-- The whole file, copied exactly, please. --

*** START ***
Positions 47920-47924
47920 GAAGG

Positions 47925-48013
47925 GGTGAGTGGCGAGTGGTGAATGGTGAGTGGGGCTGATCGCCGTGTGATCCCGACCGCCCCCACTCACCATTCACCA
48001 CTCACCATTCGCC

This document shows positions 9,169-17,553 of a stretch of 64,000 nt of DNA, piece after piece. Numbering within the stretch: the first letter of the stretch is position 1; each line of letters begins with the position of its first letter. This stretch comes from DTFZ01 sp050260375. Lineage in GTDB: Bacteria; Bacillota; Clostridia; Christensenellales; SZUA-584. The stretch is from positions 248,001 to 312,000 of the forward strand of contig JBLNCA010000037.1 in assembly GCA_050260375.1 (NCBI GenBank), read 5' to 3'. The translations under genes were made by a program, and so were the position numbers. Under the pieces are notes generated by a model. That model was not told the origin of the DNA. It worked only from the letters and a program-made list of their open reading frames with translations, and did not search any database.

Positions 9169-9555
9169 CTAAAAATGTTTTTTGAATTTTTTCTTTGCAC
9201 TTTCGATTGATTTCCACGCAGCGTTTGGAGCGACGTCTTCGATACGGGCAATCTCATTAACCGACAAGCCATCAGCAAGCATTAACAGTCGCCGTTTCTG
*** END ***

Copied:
Positions 47920-47924
47920 GAAGG

Positions 47925-48013
47925 GGTGAGTGGCGAGTGGTGAATGGTGAGTGGGGCTGATCGCCGTGTGATCCCGACCGCCCCCACTCACCATTCACCA
48001 CTCACCATTCGCC

This document shows positions 9,169-17,553 of a stretch of 64,000 nt of DNA, piece after piece. Numbering within the stretch: the first letter of the stretch is position 1; each line of letters begins with the position of its first letter. This stretch comes from DTFZ01 sp050260375. Lineage in GTDB: Bacteria; Bacillota; Clostridia; Christensenellales; SZUA-584. The stretch is from positions 248,001 to 312,000 of the forward strand of contig JBLNCA010000037.1 in assembly GCA_050260375.1 (NCBI GenBank), read 5' to 3'. The translations under genes were made by a program, and so were the position numbers. Under the pieces are notes generated by a model. That model was not told the origin of the DNA. It worked only from the letters and a program-made list of their open reading frames with translations, and did not search any database.

Positions 9169-9555
9169 CTAAAAATGTTTTTTGAATTTTTTCTTTGCAC
9201 TTTCGATTGATTTCCACGCAGCGTTTGGAGCGACGTCTTCGATACGGGCAATCTCATTAACCGACAAGCCATCAGCAAGCATTAACAGTCGCCGTTTCTG